According to weather reports, the remote lowland of permafrost in Oymyakon, Siberia, where the winter temperature may drop below -70 Celsius (-95 F), was warmer than Finland in the past June and July. This summer seemed like a long rainy afternoon that lasted until the middle of August. Then the clouds suddenly gave way to the sun for two weeks, and then it started to pour down and thunder again.
Our little lodge is so cozy – wood crackling in the stove and all – that I was hardly disturbed by the weather, unlike the seeds and seedlings in our garden. They simply refused to grow. And, those that finally sprouted in July (yes, in July!) were immediately savored by the same white-tail-doe whom we see sporting with a fawn on our backyard. She has gusto for beans and zucchini-leaves, but dislikes spinach, and is indifferent to beetroot and swizz chard. Had I failed to build a fence around the garden, she would have left nothing to harvest. As naughty as she is, she is a majestic animal; despite of trying to be upset with her, I'm not able to.
Like every summer, I stuffed zucchini blossoms this year, too. Again, I was like being bewitched. For some reason, I don’t get the recipe right: either I forget an ingredient or a procedure while being clueless that I’m doing something incorrect.
Last year I neglected to dip the flowers in tempura batter before deep-frying them – a serious mistake, causing the blooms to explode in hot ghee. Although I specifically reminded myself of the mayhem this year, I repeated the blunder again! However, now – instead of being humble – I blamed the wok, the stove, the ghee, and the zucchini mother who sacrificed her buds before I realized no one or nothing else was culpable for my mental haze. I mean, who forgets what she is doing while doing it?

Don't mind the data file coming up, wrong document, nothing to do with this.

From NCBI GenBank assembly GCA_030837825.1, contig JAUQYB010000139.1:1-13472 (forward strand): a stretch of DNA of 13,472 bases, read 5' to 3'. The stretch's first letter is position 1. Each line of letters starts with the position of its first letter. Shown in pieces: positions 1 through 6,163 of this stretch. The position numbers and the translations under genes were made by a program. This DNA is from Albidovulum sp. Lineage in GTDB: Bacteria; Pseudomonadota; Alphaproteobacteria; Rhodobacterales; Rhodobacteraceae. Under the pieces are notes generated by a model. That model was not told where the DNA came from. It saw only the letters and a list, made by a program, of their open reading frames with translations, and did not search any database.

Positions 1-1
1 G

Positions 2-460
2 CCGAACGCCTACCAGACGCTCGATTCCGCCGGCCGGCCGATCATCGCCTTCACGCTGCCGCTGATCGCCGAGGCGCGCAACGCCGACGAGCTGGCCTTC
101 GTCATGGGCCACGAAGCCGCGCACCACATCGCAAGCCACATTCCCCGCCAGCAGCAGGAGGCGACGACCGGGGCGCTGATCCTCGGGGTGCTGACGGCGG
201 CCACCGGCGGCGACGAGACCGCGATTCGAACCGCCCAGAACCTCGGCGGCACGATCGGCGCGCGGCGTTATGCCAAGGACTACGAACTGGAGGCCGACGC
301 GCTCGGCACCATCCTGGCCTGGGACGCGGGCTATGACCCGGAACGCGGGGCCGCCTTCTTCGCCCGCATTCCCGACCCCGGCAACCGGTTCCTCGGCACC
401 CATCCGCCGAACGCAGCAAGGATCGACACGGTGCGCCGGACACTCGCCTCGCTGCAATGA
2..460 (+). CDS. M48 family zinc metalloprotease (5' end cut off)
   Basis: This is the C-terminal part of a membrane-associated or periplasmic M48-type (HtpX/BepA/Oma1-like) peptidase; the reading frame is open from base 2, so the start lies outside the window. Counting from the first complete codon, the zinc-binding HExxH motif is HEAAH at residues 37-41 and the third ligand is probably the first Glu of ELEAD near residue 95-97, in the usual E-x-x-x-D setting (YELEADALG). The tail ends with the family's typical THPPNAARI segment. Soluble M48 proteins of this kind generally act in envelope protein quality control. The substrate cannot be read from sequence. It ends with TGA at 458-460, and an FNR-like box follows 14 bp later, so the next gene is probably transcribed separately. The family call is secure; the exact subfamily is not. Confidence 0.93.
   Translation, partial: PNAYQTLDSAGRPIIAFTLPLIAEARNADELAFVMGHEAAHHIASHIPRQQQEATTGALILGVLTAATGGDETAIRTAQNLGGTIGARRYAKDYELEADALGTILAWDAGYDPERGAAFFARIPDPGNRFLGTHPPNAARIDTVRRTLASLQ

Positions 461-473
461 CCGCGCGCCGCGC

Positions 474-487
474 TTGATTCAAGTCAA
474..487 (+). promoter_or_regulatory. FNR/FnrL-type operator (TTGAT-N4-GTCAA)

To save the situation, I plunged a slotted spoon into the ghee and scooped out the gruel of spinach, ricotta, feta, spices, basil and what was left from the delicate flowers, and filled a pie crust with the mixture. That day we ate cheese and zucchini flower tart for lunch. It tasted more terrestrial than tempura, but filled the belly nonetheless.
Some days later our zucchinis bore new blossoms. I picked and washed them, and unplugged the pistils in order to pipe the tiny envelopes of petals with homemade chenna (fresh cheese), feta-like salty cheese, basil, black pepper, Himalayan salt, and kala namak. When I was whisking the batter of rice flour, pinch of salt and ice-cold water, it dawn to me that I had ran out of ghee! There was just enough fat to shallow-fry the flowers. As a result, the dish became quite heavy, similar to a patty you would expect to be served by a grey-haired, black-wearing yiayia (grandma) in a roadside tavern of a Greek village.
What about the third time, was the spell lifted? I’m not sure. Although I had all the ingredients (I even used creamy mascarpone as the base stuffing and carbonated water instead of icy tab water for the batter), and followed the cooking instructions, I wasn’t impressed by the result. The charm of tempura is that you have to eat it immediately when it’s still hot and crispy. If it sits for five or ten minutes, it begins to taste unhealthy and pointless. It is finger food you should fry in an outdoor grill during a party, and eat from a newspaper slip with a lemon wedge.
Maybe next summer I’ll get the zucchini blossoms rock and include the recipe. How do you like to eat them?